2000 - A Really Big Show

photo: cafe de paris

What could be more Parisian than the Café Le Paris?

With a Really Modest Budget

by Ric Erickson

Paris:- Monday, 10. January 2000:- Hey, what do you know? Doesn't 2000 seem to be a lot like 1999? All the stuff is the same. Everything is going wrong and everybody is grumbling about it, as usual.

We are not supposed to be doing this. This is a bright, shiny, new year - if not century, if not millennium. We should give it the benefit of doubt. Trust it a bit. Stop condemning it before it's hardly started.

Take New Years for example. I got roasted for my comments about 'Le Grande Parade de Paris.' I just grumbled a little bit about it - but this was taken as severe criticism, and the person taking it wasn't even the target.

I prefer, and this is a purely personal opinion, that it not be a 'grande' parade; that it remain the fairly simple and straightforward Montmartre affair that it had quietly been for several years already. So what if it didn't get on thephoto: rue de commerce national TV-news for that day? It probably made it onto France 3's more localized news.

In Paris, everybody thinks the show at the Tour Eiffel went off okay - even if the count-down fell out on the 999th day at the 19th hour.

The unexciting Rue du Commerce in the 15th.

It's this minor countdown thing that the papers want us to remember - as if this made the whole thing, the hundreds of thousands there to see it, relatively nothing. The egg-timer broke - so what? - the egg is okay.

Fact is, outside of Paris, the Tour Eiffel fireworks show was a triumph. Maybe Sydney's was better for sheer size, but the Tour Eiffel's showed 'French Flair.' And remember, the professionals that do this, have to try and top themselves because they do it two times a year - the other time being on Bastille Day, Eve, or sometime.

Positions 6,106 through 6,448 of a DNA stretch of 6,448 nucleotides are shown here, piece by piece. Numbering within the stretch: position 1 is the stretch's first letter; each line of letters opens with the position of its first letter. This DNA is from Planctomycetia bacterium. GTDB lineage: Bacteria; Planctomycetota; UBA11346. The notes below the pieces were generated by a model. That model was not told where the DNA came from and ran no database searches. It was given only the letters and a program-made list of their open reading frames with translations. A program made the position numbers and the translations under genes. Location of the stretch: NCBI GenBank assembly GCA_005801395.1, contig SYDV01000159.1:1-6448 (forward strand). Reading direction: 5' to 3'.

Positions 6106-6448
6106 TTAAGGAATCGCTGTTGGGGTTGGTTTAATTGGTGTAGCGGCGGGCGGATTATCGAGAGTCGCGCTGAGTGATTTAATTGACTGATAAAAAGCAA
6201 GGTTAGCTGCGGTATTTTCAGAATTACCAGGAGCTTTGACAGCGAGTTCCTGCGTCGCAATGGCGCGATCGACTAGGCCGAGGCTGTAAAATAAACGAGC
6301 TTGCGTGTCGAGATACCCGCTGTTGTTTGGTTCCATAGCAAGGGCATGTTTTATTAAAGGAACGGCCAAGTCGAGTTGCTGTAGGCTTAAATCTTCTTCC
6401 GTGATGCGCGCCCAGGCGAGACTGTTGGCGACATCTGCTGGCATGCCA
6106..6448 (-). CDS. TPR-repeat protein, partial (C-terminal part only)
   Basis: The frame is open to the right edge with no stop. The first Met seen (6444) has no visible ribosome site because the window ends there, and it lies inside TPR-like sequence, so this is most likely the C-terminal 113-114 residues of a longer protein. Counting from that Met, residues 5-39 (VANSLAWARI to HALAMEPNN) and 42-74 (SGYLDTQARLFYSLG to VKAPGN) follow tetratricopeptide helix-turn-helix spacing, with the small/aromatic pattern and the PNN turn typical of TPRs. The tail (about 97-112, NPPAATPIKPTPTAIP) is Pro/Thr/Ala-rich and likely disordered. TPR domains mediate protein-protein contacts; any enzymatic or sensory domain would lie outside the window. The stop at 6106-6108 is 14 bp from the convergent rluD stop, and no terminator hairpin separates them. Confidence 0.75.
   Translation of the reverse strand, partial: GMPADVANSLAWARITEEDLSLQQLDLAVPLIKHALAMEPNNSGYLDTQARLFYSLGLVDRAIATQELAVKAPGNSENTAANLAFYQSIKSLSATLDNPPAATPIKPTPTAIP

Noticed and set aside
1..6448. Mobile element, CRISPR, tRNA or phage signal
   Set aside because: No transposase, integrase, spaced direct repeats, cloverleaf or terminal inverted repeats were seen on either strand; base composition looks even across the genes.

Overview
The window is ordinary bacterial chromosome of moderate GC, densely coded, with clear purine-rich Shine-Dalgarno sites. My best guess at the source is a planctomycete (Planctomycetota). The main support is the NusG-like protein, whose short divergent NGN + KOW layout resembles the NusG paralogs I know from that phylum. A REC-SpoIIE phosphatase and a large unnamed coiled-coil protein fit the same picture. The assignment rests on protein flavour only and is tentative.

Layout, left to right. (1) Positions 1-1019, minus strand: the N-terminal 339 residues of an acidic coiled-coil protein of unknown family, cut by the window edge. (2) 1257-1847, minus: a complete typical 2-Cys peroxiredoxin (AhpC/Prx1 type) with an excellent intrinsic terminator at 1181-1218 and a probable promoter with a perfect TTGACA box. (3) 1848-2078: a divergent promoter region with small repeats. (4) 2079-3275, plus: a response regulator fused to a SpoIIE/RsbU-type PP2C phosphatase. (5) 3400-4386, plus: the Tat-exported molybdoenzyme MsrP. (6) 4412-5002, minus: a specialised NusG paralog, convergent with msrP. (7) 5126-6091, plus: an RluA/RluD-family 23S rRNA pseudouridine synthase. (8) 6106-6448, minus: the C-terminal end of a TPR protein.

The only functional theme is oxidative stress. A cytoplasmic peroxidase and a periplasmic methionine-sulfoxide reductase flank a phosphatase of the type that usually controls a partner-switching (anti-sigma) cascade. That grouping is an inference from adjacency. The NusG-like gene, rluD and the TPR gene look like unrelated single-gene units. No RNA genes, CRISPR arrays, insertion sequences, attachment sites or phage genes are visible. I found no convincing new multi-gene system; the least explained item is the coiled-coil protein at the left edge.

The Champs-Elysées was properly chock-full of people. It would have been crammed to the building fronts even if a nickel hadn't been spent on all the wheels and their 'Portes de l'An 2000' show.

After all this, plus the full night up on legs for many, meant that the 'Grande Parade' was doomed to a less than full blaze of glory.

No matter what the Hôtel de Ville plans for Paris in the way of cakes and circuses, it is Parisians and anybody else who happens to be handy, who make these things successes. We are the army and if we don't show up there isn't going to be any fête - no matter how much money is spent on it.

On New Years Eve we showed up. On New Years Day, we were a bit worn out.

While there is a little grumbling going on here, you should hear what our offshore cousins, the Brits, are saying about their London show.

Apparently, what Paris spent was a drop in the bucket compared to London. And you know how the GB's are so good at PR - biggest this, that, greatest and so on.

While we are hearing rumors about their super-gigantic 'Millennium Dome' - copyright and Trademark registered - the greatest thing since man's first step on the moon! - and, I'll admit it, a bit envious - little did we know -